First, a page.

EMSC Activity Report 2018 Published

On 25 March 2019, Europol’s European Migrant Smuggling Centre (EMSC) published its activity report for the year 2018.

The EMSC was set up in February 2016 to support Member States’ investigations and to increase cooperation and coordination among law enforcement agencies.

According to the report, with regard to migrant smuggling in 2018, the EMSC handled 3657 new cases and 18,234 messages received by Europol’s Secure Information Exchange Network Application (SIENA). It also took part in 39 Action Days against migrant smuggling. Even more new cases were received with regard to trafficking in human beings (1601 cases).

According to the migrant smuggling intelligence picture, the overall migration flow towards Europe decreased in 2018. At the same time, facilitated secondary movements increased. Common modi operandifor secondary movements observed in 2018 were − often life threatening − concealment methods, intra-Schengen flights by means of fraudulent documents, and misuse of asylum procedures. In the future, the report sees continued migratory pressure from African countries. New anonymising technologies are increasingly impeding the tracing or monitoring of criminal targets by law enforcement agencies.

Recent trends with regard to trafficking in human beings see persons being trafficked not only for the purpose of sexual exploitation but also for the purpose of labour exploitation, forced begging (including disabled victims), forced sham marriages between EU and third-country nationals, and, to a lesser extent, social benefit fraud. With regard to labour exploitation, the report expresses hope that the creation of the European Labour Agency will contribute to an improved response to these developments.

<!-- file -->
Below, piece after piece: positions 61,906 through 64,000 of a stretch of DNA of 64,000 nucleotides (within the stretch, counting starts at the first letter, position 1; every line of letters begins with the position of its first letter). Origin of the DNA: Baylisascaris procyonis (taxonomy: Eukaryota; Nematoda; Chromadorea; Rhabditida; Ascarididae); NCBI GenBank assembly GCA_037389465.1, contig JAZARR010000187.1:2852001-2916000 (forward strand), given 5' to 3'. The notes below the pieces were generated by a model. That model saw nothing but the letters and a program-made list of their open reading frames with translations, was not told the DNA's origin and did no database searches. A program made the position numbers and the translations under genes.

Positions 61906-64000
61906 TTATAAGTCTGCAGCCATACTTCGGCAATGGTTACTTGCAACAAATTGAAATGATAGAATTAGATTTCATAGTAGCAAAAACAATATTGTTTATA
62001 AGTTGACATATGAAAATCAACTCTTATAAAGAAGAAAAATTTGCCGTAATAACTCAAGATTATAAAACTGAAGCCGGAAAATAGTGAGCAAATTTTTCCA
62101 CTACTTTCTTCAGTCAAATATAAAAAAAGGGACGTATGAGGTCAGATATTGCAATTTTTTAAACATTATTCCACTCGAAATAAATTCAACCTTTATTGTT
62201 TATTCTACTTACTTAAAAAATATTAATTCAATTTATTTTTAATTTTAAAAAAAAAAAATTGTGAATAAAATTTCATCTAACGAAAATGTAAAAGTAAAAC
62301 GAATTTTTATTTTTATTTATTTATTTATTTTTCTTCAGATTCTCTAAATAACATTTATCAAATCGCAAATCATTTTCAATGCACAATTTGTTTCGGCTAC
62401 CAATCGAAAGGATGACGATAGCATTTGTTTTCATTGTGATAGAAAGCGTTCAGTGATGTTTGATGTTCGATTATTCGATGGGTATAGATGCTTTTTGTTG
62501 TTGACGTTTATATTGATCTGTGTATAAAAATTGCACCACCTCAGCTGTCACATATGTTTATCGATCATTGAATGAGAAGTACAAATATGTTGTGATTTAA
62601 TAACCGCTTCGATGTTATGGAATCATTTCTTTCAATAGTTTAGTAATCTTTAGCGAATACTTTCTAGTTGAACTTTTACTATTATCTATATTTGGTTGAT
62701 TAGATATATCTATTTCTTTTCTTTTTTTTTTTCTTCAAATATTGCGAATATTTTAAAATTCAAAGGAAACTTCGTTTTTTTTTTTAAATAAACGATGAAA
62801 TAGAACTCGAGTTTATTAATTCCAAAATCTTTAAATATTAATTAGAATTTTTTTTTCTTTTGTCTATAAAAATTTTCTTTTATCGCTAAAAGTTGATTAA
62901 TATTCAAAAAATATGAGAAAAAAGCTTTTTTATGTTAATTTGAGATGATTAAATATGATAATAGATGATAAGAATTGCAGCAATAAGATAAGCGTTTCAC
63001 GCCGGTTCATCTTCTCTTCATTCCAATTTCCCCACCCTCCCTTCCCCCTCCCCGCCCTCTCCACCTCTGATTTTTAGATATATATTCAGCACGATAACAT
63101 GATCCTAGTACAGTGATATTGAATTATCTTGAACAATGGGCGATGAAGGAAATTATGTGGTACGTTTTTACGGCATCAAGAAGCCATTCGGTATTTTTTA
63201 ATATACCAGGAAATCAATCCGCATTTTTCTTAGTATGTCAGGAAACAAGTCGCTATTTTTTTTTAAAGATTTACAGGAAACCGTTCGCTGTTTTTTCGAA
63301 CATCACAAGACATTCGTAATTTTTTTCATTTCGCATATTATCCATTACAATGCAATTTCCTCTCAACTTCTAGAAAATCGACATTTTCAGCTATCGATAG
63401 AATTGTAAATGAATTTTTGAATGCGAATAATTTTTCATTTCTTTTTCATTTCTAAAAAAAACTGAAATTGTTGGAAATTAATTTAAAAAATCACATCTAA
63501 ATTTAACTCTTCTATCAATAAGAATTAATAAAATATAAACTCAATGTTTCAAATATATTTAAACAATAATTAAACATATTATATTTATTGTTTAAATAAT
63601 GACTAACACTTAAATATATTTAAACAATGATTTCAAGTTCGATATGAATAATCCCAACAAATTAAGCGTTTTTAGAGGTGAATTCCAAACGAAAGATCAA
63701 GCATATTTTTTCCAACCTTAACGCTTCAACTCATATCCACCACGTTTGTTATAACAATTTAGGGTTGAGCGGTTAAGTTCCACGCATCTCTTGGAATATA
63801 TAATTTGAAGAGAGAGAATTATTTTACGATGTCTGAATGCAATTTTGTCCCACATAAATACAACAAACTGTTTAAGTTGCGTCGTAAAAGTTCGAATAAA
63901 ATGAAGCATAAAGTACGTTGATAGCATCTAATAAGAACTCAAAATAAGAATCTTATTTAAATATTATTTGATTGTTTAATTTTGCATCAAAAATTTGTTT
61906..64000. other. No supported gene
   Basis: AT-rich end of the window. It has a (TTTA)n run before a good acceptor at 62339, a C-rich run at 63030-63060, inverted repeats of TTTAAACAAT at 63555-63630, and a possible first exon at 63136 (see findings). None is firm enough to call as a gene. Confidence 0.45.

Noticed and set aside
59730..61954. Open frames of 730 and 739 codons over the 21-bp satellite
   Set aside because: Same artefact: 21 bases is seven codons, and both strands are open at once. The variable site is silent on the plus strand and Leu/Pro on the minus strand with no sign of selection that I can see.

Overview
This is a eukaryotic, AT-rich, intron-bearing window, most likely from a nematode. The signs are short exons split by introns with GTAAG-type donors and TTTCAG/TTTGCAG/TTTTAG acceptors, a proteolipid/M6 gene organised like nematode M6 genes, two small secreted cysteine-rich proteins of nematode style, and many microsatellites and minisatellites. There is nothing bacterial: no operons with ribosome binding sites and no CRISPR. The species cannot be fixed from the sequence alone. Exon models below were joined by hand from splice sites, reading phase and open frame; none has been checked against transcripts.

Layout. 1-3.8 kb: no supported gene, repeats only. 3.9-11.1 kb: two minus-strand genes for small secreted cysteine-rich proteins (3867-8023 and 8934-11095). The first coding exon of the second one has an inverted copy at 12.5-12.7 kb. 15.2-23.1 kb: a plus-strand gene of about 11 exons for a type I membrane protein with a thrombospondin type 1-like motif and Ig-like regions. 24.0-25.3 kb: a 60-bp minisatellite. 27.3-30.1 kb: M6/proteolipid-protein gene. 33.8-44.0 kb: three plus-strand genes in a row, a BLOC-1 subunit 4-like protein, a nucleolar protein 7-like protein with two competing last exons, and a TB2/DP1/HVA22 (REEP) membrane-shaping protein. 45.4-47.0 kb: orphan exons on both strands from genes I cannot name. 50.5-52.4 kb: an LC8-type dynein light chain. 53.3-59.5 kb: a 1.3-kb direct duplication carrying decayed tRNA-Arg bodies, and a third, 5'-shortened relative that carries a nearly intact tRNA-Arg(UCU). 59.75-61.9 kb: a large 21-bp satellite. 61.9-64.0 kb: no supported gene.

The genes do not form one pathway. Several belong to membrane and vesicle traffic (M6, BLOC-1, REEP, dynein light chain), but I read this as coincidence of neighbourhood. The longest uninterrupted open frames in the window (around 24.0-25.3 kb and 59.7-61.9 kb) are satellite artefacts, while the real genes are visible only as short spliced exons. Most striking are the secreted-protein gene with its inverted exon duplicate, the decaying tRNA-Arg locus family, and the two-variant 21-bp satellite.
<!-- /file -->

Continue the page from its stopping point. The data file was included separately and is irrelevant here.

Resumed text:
Lastly, the report sets out the EMSC’s response to these crimes in the form of coordinated, EU-wide investigations. The approach focuses on high-value targets (HVT), namely those individuals that constitute the highest risk of serious and organised crime in the EU. In addition, the EMSC supports regional, operational platforms. Ultimately, an Information Clearing House (ICH) has been established to enhance the intelligence picture on organised migrant smuggling from source and transit countries.

Looking at the future, the EMSC will continue focusing on the identification of HVTs. Furthermore, a Joint Liaison Task Force on migrant smuggling (JLTF-MS) will be established at Europol.

News Guide

EU Europol


Cornelia Riehle LL.M.

Academy of European Law (ERA)

Criminal Law

Deputy Head of Section